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Late Paying Tenants

It is a nightmare for landlords when tenants do not pay their rent on time, or worse, they do not pay at all. This nuisance can lead to filing fees and evictions which is can cost a lot of $$. Here are some ways you, as a landlord, can prevent late rent payments.

  1. Keep your property in good condition. High quality tenants have choices and a poor property will only attract poor quality tenants.
  2. Always verify an applicant’s background.  Ask for pay stubs from their job and a credit check report. Request for a co-signer or proof of other income with bank account statements.
  3. Call their previous landlord and inquire about any previous delinquency.
  4. Keep the details of rent collection in the lease clear. Be sure to include payment due dates, late fees, payment methods, action taken when a check bounces. Consider a 2-5 days grace period, holidays and weekends. Make aware of the consequences that can lead to an eviction notice.
  5. Build a good relationship with your tenants. However, know when to be firm and not be too lenient at the right time.

Your tenant is late on payment, now what? Here are some steps you can follow before it gets out of hand.

  1. Enforce your lease agreement. Always send out a payment notice a day after rent is past due. If you can gather renter’s emails and phones, you can offer to email/text them monthly rent payment reminders.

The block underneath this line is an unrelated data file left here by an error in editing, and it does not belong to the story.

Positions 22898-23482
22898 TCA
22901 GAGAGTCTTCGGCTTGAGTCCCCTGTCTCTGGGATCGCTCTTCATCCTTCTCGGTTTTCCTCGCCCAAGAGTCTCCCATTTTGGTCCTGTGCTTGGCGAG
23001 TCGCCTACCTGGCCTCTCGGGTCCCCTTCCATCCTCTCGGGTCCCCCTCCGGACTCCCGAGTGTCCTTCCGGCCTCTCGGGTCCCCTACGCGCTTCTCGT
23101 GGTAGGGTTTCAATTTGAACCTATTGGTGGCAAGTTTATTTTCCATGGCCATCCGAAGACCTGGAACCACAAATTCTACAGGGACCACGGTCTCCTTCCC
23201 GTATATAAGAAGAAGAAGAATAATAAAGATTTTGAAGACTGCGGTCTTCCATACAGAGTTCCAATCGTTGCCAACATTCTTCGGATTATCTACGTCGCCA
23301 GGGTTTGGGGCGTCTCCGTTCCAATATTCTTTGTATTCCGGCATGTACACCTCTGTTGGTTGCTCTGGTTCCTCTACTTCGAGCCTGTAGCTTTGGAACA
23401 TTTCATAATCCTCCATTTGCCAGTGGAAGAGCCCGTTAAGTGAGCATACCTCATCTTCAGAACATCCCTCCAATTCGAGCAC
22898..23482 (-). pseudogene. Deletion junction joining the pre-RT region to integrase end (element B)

2. Always charge a late fee.  The amount is usually no more than 3-5% of rent. If your unit is in a rent controlled area, your housing regulation may determine the amount. You can also opt to moderate increases daily. For example: $5 each day rent is late with a  maximum of 3-5% of rent.
  3. If your tenant does not include the late fees in their rent, your best bet is to deduct the late fees from their security deposit. You can also take the late fee and apply it to the next rent payment and issue an outstanding balance of unpaid rent.
  4. Being consistent will help your case in court or eviction. It will show you are fair to every tenant.
  5. You have the right to inform credit bureaus about any late payment. This can affect their credit score.
  6.  Consider the history of the tenant. If this is a new tenant, you will need to be firm and send the message that late payments would not be tolerated. If this tenant have rented for years and have never paid late, you will need to figure out if this is just a one-time thing.
  7. Contact the tenant personally and find out why they are late on payment. If it is likely to occur again in the future because of a financial situation, you may need to work towards a voluntary move-out.
  8. If the tenant is not following through with their claims, you will need to move forward with a pay rent or quit notice faster.
  9. If you have tried several times and your tenant is unresponsive, you may need to move forward to the next steps faster.
  10. Serve a PAY RENT OR QUIT notice. After a couple weeks, you can ask your tenant to move out in a specific period of time. Usually 15-30 days is fair. However, you cannot ask for late fees or other charges. But it is better to cut your losses now.
  11. Evictions should be your last option. You will need valid reasons and proof to take action. This is expensive, time consuming and not guaranteed due to rental laws favoring tenants in California. If it takes months to evict your tenant, they may get away without paying rent! However, it may be your only choice at this point.

Hopefully these steps will help you reduce the number of late payments! Remember, it is always to take preventative measures before dragging it onto the eviction stage. Unfortunately, sometimes one may have no other option.